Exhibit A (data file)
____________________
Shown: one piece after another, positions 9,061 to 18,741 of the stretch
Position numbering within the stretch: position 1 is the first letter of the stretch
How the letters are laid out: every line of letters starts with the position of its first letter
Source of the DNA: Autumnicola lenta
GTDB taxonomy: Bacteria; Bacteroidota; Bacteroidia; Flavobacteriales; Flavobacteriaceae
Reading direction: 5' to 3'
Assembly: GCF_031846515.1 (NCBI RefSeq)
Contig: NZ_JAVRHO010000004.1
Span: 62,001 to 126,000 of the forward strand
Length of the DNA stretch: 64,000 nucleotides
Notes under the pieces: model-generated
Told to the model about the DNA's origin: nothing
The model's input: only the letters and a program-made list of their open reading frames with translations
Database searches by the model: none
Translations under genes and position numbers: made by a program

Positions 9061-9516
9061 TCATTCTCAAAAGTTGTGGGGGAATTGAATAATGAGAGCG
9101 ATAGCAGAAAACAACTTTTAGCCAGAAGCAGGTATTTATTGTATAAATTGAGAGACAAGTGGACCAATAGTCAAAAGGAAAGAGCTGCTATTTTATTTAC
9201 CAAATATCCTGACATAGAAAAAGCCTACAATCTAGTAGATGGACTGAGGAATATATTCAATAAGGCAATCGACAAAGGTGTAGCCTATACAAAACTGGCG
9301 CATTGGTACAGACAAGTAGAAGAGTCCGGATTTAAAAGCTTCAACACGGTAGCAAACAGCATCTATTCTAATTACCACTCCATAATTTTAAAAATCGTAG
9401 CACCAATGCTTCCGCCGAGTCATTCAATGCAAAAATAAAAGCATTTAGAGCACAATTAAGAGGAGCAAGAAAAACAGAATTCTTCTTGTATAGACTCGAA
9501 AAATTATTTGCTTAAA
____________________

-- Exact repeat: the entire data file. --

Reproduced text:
Shown: one piece after another, positions 9,061 to 18,741 of the stretch
Position numbering within the stretch: position 1 is the first letter of the stretch
How the letters are laid out: every line of letters starts with the position of its first letter
Source of the DNA: Autumnicola lenta
GTDB taxonomy: Bacteria; Bacteroidota; Bacteroidia; Flavobacteriales; Flavobacteriaceae
Reading direction: 5' to 3'
Assembly: GCF_031846515.1 (NCBI RefSeq)
Contig: NZ_JAVRHO010000004.1
Span: 62,001 to 126,000 of the forward strand
Length of the DNA stretch: 64,000 nucleotides
Notes under the pieces: model-generated
Told to the model about the DNA's origin: nothing
The model's input: only the letters and a program-made list of their open reading frames with translations
Database searches by the model: none
Translations under genes and position numbers: made by a program

Positions 9061-9516
9061 TCATTCTCAAAAGTTGTGGGGGAATTGAATAATGAGAGCG
9101 ATAGCAGAAAACAACTTTTAGCCAGAAGCAGGTATTTATTGTATAAATTGAGAGACAAGTGGACCAATAGTCAAAAGGAAAGAGCTGCTATTTTATTTAC
9201 CAAATATCCTGACATAGAAAAAGCCTACAATCTAGTAGATGGACTGAGGAATATATTCAATAAGGCAATCGACAAAGGTGTAGCCTATACAAAACTGGCG
9301 CATTGGTACAGACAAGTAGAAGAGTCCGGATTTAAAAGCTTCAACACGGTAGCAAACAGCATCTATTCTAATTACCACTCCATAATTTTAAAAATCGTAG
9401 CACCAATGCTTCCGCCGAGTCATTCAATGCAAAAATAAAAGCATTTAGAGCACAATTAAGAGGAGCAAGAAAAACAGAATTCTTCTTGTATAGACTCGAA
9501 AAATTATTTGCTTAAA